Holidays & Festivals

Written by: Ryan Van Velzer

Last updated: Mar 08, 2021

Costa Rica’s love for a good celebration is infectious. Taste the food, make some buddies, find out the customs and get in the spirit with any variety of feasts, horse parade, and carnivals celebrated throughout the nation.


  • New Year’s Day Celebration: Fireworks light up the country on this national holiday while street celebrations tempt residents with music, dancing and food. In San Jose, festivities are centered around downtown and in the Zapote district. Country-wide. January 1.
  • Palmares Fiestas: Two weeks of concerts, bullfighting, folklore dancing and basic debauchery. Very first week of January.
  • Coffee Cup: A much-anticipated, week-long junior tennis competition hosted at the Costa Rica Country Club in San Jose. First week of January.
  • Alajuelita Fiestas: An oxcart parade and party to honor the Black Christ of Esquipulas, Alajuela. First week of January.
  • Santa Cruz Fiestas: Typical music, folkloric dancing and bullfighting to honor the Black Christ of Esquipulas in Santa Cruz, Guanacaste. Week of January 15.


  • San Isidro del General Fiestas: An agricultural reasonable with flower shows, bullfighting and traditional animals competitions total with rewards; kept in San Isidro del General, San Jose. Very first week of February.
  • Mardi Gras in Esterillos: A carnival with parades, street foods, music, kids’s games and dancing. Mid-February.
  • CENAC Summertime Celebration: Free storytelling, theater, films and other home entertainment at the National Cultural Center in San Jose. February 13-16.
  • Los Diablitos Games: A re-creation of the battle between the Boruca people and the Spanish kept in Rey Curre, Boruca. Fireworks, masks and traditional dancing aid to set the scene. The indigenous tribe is represented by the diablitos, or little devils, and the Spanish by a bull. Late February.
  • Puntarenas Carnaval: A dynamic, seven-day celebration with food, music and beer in Puntarenas. Last week of February.
  • Sun Celebration: An annual event of the Mayan New Year on February 25 that culminates in a fire event and an event to promote solar power. Last week of February.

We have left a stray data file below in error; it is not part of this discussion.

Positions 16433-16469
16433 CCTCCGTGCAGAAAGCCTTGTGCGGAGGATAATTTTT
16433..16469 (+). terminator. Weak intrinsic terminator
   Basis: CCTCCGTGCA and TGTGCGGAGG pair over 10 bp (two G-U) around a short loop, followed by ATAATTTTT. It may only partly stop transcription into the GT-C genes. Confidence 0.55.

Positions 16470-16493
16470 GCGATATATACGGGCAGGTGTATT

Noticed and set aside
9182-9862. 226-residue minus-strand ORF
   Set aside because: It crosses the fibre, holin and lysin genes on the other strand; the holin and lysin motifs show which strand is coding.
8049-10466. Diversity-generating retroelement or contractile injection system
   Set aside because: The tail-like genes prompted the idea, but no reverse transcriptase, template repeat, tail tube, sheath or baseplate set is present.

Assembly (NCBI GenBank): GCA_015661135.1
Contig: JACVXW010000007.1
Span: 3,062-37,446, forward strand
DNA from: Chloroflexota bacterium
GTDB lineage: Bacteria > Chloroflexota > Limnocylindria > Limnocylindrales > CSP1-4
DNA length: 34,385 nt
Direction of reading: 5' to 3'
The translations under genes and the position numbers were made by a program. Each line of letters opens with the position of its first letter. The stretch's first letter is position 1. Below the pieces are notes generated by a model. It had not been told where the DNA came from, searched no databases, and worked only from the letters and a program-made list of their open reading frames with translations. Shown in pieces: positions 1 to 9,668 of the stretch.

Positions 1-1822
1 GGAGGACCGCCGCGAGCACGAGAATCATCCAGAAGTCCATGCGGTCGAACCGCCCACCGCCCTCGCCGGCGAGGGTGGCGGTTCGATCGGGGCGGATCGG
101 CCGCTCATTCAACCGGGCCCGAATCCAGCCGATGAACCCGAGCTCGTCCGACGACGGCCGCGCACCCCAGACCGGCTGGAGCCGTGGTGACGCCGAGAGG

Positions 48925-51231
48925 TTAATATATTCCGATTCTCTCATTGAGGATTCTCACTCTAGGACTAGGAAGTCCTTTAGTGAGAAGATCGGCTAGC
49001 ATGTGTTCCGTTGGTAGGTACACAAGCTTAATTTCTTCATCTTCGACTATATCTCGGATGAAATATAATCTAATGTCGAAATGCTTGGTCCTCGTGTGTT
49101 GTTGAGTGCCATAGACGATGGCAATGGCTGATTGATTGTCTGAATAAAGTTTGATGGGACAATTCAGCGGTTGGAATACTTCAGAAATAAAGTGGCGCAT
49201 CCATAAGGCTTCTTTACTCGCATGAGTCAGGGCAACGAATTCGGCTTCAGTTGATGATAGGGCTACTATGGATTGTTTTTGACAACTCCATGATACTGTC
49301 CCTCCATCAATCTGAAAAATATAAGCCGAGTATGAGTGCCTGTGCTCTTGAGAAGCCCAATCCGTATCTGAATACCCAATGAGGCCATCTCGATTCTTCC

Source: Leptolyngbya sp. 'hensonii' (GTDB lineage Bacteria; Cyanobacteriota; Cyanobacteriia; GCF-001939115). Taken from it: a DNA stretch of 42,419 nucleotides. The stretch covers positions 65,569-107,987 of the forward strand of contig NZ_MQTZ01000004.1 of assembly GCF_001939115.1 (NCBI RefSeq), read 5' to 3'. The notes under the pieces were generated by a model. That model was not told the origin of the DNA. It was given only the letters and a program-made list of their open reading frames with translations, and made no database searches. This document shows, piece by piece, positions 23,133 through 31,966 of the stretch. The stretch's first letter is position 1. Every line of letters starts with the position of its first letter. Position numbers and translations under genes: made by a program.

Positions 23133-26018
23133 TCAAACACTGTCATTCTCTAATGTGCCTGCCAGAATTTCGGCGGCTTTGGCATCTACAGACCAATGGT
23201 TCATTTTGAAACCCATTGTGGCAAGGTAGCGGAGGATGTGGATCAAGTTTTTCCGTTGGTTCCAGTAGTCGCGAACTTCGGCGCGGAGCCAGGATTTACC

• Liberia Fiestas: Guanacaste folklore and traditions are celebrated with music, flights and shows throughout Liberia. Recently of February.


  • Treasure Trove Cattle Program: Bullfights, horse races, rodeos and other events tailored towards the nation’s cowboys; held in San Jose. First week of March.
  • Dia de los Boyeros: Otherwise referred to as the day of the oxcart motorist, this colorful event functions conventional parades and exceptionally painted oxcarts on screen in Escazu, San Jose. The second Sunday in March.
  • International Arts Festival: A main exhibit of first-class art efficiency theater and dance held in San Jose and surrounding areas. March 15-25 on even-numbered years.
  • Fruit Celebration: This festival honors the nation’s myriad of fruits and their accompanying recipes in Orotina, Alajuela. Taste lots of unique recipes. Mid-March.
  • National Orchid Show: More than 300 types of orchids are on display every year in San Jose; the best win a coveted top place ribbon. Mid-March.
  • San Jose Day: Fairs, Catholic masses, bullfights and lots of street food mark the banquet of Saint Joseph; celebrated throughout Costa Rica. March 19.
  • International Food Fair: A food reasonable held in Coronado, San Jose featuring a generous spread of nationwide and international meals whose profits benefits social causes. 3rd weekend of March.


  • Holy Week: Costa Ricans take their Holy Week seriously, however not constantly consistently– take a trip peaks during this week and even the most humble hotels can fill up months beforehand. The nation’s more traditional homeowners commemorate with spiritual parades through the streets and wide-scale praise. The week preceding Easter.
  • Easter: Events throughout the nation.
  • Juan Santamaria Day: Parades, music and dancing to honor the country’s hero, Juan Santamaria, who assisted Costa Rica defeat William Walker and the getting into Filibusters. Celebrations are held throughout the nation. April 11.
  • University Week: Displays, parades, live music and more held at the University of Costa Rica in San Jose. The recently of April.


  • Labor Day: Country-wide processions accompany a day off from work for most of the nation and a presidential speech honoring the day. May 1.
  • San Isidro Labor Day: Celebrated throughout the nation in towns named San Isidro, this day honors the patron saint of farmers and farm animal with true blessing of future crops and livestock. Fiestas and parades are common. May 15.
  • San Juan Day: A 14-mile marathon from Cartago to San Jose. May 17.
  • Corpus Christi Day: A religious festival that necessitates a day of rest from work held country-wide. May 29.


  • Saints Peter and Paul Day: Religious celebrations to honor the Catholic saints Paul and Peter held throughout the nation. June 29.


  • Virgin of the Sea Fiestas: Spiritual activities, food, music and parades mark the celebration of the tutelary saint in Puntarenas. The Saturday closest to July 16.